Landmark legal battle as woman with Down Syndrome seeks to live independently and overturn her parents’ decision to put her in a home
By Daily Mail Reporter PUBLISHED: 22 July 2013
A Virginia woman with Down syndrome is wrapped up in an intense legal battle with her parents as she seeks the right to live independently against their wishes.
Margaret Jean Hatch, 29, recently told a Newport News courtroom ‘I don’t need guardianship. I don’t want it,’ cutting the judge off mid-sentence.
‘Remove her from the courtroom,’ the judge then commanded.
It was a trying day for both sides.
Hatch, known as ’Jenny’ to those close to her, says she wants to move in with her friends and carry on with the life she was living, working at a thrift shop and riding her bike .
But her parents want her to remain in a group home under supervision, the Washington Post reports.
Her legal case began in August, 2012, and is ongoing.
Her struggle has captured the attention of national advocacy groups and residents in the Hampton Roads area of Virginia, who have shown Hatch their support through the mantra ‘Justice for Jenny.’
The case, on a larger level, reflects how the rights of adults with disabilities are often tested when it comes to their desire to live independently, according to the Post.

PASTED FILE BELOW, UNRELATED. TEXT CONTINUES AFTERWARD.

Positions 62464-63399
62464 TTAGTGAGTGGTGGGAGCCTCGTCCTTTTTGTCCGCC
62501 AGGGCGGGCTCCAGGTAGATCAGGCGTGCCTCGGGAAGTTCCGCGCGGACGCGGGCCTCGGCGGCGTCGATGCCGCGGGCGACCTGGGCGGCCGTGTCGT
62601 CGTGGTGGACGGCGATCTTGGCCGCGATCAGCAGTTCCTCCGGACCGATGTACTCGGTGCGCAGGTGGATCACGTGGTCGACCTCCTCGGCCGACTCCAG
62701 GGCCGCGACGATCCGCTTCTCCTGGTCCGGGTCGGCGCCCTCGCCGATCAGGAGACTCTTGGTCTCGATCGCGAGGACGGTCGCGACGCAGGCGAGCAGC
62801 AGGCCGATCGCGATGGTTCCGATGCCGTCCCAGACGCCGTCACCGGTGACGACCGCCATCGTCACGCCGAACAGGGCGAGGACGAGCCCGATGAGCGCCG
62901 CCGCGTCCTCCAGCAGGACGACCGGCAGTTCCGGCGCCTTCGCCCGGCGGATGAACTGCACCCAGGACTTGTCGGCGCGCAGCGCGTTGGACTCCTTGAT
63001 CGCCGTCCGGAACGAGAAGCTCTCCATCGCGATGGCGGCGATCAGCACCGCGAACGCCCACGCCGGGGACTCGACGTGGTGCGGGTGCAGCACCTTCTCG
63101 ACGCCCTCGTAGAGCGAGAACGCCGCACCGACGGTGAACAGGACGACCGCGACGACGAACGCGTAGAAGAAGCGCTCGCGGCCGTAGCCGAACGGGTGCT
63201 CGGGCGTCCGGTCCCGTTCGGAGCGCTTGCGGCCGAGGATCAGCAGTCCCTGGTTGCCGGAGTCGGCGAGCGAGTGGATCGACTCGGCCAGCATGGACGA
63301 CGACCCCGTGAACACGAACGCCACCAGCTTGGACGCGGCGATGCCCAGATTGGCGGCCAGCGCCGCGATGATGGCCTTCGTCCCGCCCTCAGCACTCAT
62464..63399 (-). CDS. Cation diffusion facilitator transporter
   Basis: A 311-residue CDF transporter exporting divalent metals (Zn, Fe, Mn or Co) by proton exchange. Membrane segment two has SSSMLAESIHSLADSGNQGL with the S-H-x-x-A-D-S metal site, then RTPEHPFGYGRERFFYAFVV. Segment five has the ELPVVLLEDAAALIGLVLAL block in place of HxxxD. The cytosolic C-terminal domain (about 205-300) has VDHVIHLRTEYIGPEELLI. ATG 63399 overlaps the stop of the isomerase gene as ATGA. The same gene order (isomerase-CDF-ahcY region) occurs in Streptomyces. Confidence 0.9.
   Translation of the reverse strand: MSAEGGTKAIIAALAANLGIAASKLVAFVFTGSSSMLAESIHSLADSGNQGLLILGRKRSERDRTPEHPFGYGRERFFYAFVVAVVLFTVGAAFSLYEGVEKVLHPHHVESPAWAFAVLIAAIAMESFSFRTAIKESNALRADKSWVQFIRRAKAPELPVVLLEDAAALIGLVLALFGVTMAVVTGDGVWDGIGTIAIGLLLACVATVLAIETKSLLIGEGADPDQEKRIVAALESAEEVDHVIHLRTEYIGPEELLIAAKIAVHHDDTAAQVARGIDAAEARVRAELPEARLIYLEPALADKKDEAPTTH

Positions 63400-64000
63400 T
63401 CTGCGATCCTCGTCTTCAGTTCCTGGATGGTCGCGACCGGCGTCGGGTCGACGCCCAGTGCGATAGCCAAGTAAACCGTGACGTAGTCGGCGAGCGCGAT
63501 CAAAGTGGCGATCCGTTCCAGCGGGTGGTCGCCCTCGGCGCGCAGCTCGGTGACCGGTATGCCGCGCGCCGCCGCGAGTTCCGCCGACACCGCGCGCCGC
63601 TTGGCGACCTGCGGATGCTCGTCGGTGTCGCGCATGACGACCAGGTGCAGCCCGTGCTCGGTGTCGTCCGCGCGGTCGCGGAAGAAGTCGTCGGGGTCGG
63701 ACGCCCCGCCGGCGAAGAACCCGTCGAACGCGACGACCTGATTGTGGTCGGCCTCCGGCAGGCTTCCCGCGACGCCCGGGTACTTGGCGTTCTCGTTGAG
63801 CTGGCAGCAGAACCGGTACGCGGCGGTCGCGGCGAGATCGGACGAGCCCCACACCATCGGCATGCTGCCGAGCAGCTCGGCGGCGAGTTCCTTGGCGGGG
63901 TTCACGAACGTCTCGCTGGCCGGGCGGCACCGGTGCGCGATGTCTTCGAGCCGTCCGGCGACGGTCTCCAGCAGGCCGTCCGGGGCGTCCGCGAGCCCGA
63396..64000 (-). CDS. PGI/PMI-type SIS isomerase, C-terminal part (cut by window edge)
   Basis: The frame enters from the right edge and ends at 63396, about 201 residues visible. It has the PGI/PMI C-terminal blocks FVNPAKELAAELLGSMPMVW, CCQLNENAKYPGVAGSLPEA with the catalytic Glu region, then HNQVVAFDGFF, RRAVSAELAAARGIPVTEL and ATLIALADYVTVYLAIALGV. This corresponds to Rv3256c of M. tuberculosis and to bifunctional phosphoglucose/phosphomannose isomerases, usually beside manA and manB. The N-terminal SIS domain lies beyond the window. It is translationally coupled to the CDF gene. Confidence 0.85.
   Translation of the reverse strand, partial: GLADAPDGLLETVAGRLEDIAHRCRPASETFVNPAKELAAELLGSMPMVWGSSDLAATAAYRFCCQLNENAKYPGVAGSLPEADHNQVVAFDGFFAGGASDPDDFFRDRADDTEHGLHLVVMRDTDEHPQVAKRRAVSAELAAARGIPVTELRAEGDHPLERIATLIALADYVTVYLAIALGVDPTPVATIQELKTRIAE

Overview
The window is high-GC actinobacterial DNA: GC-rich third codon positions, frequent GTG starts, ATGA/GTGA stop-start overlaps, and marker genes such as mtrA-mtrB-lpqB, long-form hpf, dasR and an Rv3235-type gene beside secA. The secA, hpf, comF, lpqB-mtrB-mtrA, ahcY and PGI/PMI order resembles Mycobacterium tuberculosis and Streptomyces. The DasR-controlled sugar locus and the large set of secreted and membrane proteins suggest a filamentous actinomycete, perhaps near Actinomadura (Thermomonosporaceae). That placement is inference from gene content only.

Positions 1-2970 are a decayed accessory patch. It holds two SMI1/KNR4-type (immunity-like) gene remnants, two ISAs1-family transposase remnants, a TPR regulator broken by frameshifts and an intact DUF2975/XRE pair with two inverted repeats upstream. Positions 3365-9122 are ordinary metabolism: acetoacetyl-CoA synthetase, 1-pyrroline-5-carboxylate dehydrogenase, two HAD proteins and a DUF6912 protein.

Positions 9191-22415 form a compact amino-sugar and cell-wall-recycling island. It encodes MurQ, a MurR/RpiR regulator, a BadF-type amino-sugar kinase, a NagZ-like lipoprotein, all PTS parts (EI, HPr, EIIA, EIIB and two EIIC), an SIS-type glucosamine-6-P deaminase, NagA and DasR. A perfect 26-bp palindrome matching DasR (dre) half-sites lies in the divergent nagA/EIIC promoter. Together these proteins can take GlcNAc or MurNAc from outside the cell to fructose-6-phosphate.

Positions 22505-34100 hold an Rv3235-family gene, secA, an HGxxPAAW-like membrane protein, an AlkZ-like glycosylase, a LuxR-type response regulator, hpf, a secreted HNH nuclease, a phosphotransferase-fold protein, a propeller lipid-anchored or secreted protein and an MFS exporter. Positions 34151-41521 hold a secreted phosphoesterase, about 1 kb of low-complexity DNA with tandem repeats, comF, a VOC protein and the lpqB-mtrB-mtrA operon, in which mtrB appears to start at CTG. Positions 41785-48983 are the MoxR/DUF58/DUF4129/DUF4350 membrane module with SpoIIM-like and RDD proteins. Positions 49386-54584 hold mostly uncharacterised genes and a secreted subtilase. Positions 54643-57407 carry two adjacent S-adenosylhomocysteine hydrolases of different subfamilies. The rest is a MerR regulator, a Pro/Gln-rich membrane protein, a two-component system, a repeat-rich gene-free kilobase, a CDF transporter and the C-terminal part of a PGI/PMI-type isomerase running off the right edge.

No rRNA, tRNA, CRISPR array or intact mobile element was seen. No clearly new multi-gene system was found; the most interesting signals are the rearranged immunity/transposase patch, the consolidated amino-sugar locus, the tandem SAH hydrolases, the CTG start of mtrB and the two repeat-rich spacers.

Hatch has Down syndrome, an IQ of 52 and a tendency to shower her affection on both strangers and friends alike.
According to court records, she enjoys hanging out at the Republican headquarters near her job, participating in Special Olympics, attending church and watching Rachel Ray.
When asked if she would allow her daughter to move back in if the family had assistance, Mrs Ross said, ‘No, ma’am. Jenny told me that she does not want to have anything to do with me,’ according to the case manager.
Though Hatch is described as having ‘good survival skills,’ she is also described as somebody who hugs and kisses people she doesn’t know well and somebody who lacks the rudimentary math skills needed to calculate how much change she should receive when she makes a purchase.
Hatch has run away from group homes on more than one occasion, court records show.
While living in a group home in Hampton, Virginia, she reportedly took a trip by herself to the zoo and the beach.
A supervisor at the group home described Hatch as ‘adored by all who know her,’ but also stated that the group home was not a good fit for her, according to documents submitted to the court.
The group home is designed for ‘individuals who are not as advanced and acclimated as Jenny,’ the supervisor said.
Read more: http://www.dailymail.co.uk/news/article-2373111/Landmark-legal-battle-woman-Down-syndrome-seeks-overturn-parents-decision-home.html#ixzz2Zm23JKE0
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